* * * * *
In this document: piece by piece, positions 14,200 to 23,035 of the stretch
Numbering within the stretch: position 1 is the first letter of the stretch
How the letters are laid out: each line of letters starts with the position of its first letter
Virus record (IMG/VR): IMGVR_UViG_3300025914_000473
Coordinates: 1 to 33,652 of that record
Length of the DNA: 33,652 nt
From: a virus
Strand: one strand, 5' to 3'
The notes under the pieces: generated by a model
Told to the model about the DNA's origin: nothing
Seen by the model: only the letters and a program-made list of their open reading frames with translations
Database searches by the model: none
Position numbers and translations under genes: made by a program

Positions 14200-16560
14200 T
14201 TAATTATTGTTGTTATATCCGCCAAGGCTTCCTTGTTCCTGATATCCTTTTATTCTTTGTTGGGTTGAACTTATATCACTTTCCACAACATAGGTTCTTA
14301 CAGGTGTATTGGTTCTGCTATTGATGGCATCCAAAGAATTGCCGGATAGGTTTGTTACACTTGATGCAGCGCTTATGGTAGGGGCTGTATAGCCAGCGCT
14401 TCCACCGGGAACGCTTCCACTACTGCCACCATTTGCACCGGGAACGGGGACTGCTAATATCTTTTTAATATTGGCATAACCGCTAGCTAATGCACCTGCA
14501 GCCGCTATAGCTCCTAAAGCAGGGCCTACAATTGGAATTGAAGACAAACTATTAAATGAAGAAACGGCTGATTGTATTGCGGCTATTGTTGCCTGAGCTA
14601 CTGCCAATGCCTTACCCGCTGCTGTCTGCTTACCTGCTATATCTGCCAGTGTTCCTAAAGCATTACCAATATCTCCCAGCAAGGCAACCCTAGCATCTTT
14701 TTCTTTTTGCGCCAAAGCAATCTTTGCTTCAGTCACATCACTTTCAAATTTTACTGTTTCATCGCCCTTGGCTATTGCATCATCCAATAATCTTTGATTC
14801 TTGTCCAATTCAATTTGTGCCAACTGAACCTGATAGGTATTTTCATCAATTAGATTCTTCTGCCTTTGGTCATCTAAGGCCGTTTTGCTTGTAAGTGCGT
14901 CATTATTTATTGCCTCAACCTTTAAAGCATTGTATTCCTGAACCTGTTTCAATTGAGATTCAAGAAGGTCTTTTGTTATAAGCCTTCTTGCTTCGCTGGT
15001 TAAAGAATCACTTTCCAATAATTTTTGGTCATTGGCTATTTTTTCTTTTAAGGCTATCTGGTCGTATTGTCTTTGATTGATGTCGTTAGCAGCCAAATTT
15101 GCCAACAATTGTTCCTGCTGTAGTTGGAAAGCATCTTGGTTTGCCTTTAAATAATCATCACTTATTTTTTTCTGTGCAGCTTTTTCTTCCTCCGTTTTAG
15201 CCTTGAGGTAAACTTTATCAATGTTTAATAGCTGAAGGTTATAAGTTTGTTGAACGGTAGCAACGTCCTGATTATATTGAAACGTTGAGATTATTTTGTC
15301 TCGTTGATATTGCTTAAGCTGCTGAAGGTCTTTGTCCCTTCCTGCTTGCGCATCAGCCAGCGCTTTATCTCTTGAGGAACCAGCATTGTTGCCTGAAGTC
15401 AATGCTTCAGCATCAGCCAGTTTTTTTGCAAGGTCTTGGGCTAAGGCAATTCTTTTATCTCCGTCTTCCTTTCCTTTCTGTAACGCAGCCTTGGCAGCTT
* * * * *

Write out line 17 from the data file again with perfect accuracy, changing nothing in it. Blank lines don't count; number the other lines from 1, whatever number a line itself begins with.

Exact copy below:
14301 CAGGTGTATTGGTTCTGCTATTGATGGCATCCAAAGAATTGCCGGATAGGTTTGTTACACTTGATGCAGCGCTTATGGTAGGGGCTGTATAGCCAGCGCT